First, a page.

Physics Photo of the Week

March 30, 2012

Defiance of Gravity!

This is a gravity experiment similar to Galileo's famous Tower of Pisa experiment where he demonstrated that all objects fall at the same acceleration of gravity regardless of their mass in the absence of friction.  See the PPOW for March 2, 2012.

However, this experiment appears to defy gravity.  A "slinky" spring is held at one end and a roll of masking tape is fastened to the free end.  The top end consists of a tied-up bunch of slinky coils that acts as a falling mass.  In the experimenter's other hand is an ordinary golf ball that is dropped simultaneously with the slinky.  One would think that the whole stretched-out slinky would fall as a single unit as soon as released and that the mass at the lower end would begin to fall as soon as the upper end was released.

But no!  Watch the short video clip carefully.  Both the slinky and the golf ball are released simultaneously, but the lower end of the slinky hovers motionless while the top of the slinky falls faster than gravity's action on the golf ball!  The bottom of the slinky levitates while the top of the slinky is falling.  The bottom of the slinky appears to defy gravity and the top of the slinky appears to violate Galileo's Pisa experiment by falling faster than the golf ball.

The laws of physics are not violated here.  The secret to understanding is to realize that the stretch of the spring exerts an upward force on the lower weight.  Before the spring is released, the weight of the lower mass stretches the spring.  Gravity pulls on the lower mass.  The stretch of the spring pulls up equal and opposite on the lower mass.  The result is zero force on the lower mass.  When the top of the spring is released, the spring is still stretched.  The stretching force continues to pull up on the lower mass equal to the lower mass's weight.  Gravity and the stretch of the spring continue to cancel each other and the lower weight remains suspended.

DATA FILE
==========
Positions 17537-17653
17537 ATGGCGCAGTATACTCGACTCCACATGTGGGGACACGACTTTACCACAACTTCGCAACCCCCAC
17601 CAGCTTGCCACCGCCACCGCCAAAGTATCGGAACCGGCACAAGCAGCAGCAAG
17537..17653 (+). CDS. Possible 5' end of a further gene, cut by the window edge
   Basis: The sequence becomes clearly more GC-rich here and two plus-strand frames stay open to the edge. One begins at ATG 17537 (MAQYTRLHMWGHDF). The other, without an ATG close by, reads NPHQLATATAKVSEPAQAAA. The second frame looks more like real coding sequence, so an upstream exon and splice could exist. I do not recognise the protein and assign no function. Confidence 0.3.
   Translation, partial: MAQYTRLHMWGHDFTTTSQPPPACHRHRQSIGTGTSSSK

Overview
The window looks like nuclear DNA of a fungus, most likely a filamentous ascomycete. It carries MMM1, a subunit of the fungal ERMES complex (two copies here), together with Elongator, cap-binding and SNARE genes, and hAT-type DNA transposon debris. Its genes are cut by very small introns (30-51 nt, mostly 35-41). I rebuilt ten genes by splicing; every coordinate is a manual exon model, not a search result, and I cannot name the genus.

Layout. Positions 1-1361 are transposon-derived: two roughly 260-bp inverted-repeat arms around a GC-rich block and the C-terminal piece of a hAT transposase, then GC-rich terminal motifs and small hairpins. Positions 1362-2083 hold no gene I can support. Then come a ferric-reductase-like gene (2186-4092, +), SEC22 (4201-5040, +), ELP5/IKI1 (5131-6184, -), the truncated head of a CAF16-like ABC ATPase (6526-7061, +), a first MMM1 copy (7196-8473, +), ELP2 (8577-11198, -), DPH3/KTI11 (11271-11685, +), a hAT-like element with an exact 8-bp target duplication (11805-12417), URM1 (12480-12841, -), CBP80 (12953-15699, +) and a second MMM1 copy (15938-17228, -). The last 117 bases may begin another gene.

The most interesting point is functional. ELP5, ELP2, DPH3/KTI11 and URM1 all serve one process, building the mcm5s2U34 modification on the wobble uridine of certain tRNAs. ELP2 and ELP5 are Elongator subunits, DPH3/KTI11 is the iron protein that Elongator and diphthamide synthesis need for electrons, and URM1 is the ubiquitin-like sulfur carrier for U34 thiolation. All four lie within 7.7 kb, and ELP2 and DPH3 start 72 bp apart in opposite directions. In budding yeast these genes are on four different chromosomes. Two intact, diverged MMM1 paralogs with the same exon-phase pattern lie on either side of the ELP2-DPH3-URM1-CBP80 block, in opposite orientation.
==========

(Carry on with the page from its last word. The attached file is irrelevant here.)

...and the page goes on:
The top of the spring exhibits different behavior when released.  In addition to the downward force of gravity on the top of the spring, the stretch of the spring also pulls down on the top of the spring.  As a result both the spring's stretch and gravity are pulling down on the top of the spring.  Notice that the top falls faster than the golf ball.  The total forces on the bottom of the spring cancel and the bottom of the spring does not begin to fall until the spring collapses.

When the slinky collapses, it collapses as a wave.  The bottom remains stretched, exerting is upward force on the lower weight keeping it levitated.  The levitation is maintained until the collapsing wave reaches the bottom end of the slinky.

I am indebted to Dr. Stephen Cartier of Warren Wilson College Chemistry Department for sending me a link of a YouTube video (http://www.youtube.com/watch?v=eCMmmEEyOO0) featuring Professor W. G. Unruh of the University of British Columbia demonstrating this effect along with his excellent explanation.  Dr. Victoria Collins ran the video camera while yours truly dropped the slinky.


Physics Photo of the Week is published weekly during the academic year on Fridays by the Warren Wilson College Physics Department. These photos feature interesting phenomena in the world around us.  Students, faculty, and others are invited to submit digital (or film) photographs for publication and explanation. Atmospheric phenomena are especially welcome. Please send any photos to dcollins@warren-wilson.edu.

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